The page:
Since July 1, 2014, the minimum wage in California has been $9 per hour (up from $8 per hour effective January 1, 2008). But effective last Friday, January 1, 2016, the minimum wage increased to $10 per hour, an 11.1% increase for those earning the minimum wage.
The 2014 and 2016 increases were driven by legislation enacted on September 25, 2013.
The Federal minimum wage has stood at $7.25 since July 24, 2009. $7.25 in 2016 dollars equates to about $6.55 in 2009 dollars.
However, if you are a California sheepherder (there must be one or two in Ventura County, right?), you have your own minimum monthly salary that increased from $1,600.34 effective July 1, 2014 to $1,777.98 effective January 1, 2016.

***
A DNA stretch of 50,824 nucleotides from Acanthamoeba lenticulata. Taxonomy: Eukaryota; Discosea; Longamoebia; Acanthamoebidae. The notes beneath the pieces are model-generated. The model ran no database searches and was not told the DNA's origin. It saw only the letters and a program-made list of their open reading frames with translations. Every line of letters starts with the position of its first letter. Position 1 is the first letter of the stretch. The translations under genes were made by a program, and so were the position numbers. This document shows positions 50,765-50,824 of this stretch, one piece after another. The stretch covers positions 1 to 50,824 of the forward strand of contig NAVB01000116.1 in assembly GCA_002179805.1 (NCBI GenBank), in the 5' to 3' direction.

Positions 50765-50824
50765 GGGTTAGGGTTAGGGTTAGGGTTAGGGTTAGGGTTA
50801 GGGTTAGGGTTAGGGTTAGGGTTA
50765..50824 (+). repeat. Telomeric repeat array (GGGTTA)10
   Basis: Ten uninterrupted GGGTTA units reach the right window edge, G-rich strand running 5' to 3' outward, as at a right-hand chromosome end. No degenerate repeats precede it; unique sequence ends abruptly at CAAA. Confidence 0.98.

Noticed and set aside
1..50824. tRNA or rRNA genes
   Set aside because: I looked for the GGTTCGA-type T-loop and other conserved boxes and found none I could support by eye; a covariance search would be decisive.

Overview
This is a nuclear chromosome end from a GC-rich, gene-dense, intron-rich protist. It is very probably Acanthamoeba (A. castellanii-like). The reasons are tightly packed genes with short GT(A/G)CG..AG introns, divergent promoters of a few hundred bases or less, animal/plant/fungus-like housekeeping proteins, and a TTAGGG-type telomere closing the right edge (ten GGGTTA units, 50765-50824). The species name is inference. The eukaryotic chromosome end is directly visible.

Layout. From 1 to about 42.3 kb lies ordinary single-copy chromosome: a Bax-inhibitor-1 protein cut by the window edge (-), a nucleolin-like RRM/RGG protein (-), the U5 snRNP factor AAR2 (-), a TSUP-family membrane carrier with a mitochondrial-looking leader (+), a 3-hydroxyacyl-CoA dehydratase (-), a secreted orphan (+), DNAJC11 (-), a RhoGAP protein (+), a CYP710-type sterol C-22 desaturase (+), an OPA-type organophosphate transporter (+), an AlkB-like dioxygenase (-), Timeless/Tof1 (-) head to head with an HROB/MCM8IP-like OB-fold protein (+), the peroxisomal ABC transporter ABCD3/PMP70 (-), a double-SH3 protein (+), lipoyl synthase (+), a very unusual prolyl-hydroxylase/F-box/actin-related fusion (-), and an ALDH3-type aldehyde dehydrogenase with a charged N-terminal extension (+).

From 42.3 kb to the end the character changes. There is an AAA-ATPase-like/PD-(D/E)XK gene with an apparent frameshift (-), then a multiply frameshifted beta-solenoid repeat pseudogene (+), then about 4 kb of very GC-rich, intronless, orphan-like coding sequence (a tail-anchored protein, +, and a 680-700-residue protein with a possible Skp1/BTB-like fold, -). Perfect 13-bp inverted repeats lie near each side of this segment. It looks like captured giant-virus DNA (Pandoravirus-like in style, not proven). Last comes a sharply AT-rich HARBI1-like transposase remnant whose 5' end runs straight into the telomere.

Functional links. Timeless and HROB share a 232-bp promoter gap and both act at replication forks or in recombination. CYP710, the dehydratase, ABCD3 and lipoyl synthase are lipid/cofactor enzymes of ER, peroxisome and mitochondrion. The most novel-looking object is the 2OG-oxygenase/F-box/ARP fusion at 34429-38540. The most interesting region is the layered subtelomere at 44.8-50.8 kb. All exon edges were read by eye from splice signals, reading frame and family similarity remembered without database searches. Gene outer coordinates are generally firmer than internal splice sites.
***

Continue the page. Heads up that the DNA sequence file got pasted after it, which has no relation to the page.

Why is there a separate minimum wage law for sheepherders in California? Well back in 2000 hearings were held by the Industrial Welfare Commission in which sheep ranchers lobbied for an exemption for general minimum wage rules for sheepherders.
There are not many commercial sheep producers in California and it was estimated that only 300 to 400 sheepherders, mostly foreign nationals, existed in 2000 in an occupation that "remained largely unchanged over many centuries." Flocks range generally from 800 to 1000 sheep (that's way more than I need to count myself to sleep).
Long story short: Due to the unique nature of the job of sheepherder, it was deemed appropriate to apply a different minimum wage law for this particular profession. Based on a 2,080 hour work year, a sheepherder's wage in 2016 translates to $10.26 per hour, slightly more than the average minimum wage worker. Not baa'd.
Looking for a job that perhaps earns more than the minimum wage? Don't be a sheep! Check out THIS LIST of over 300 employers in Ventura County and surrounding areas.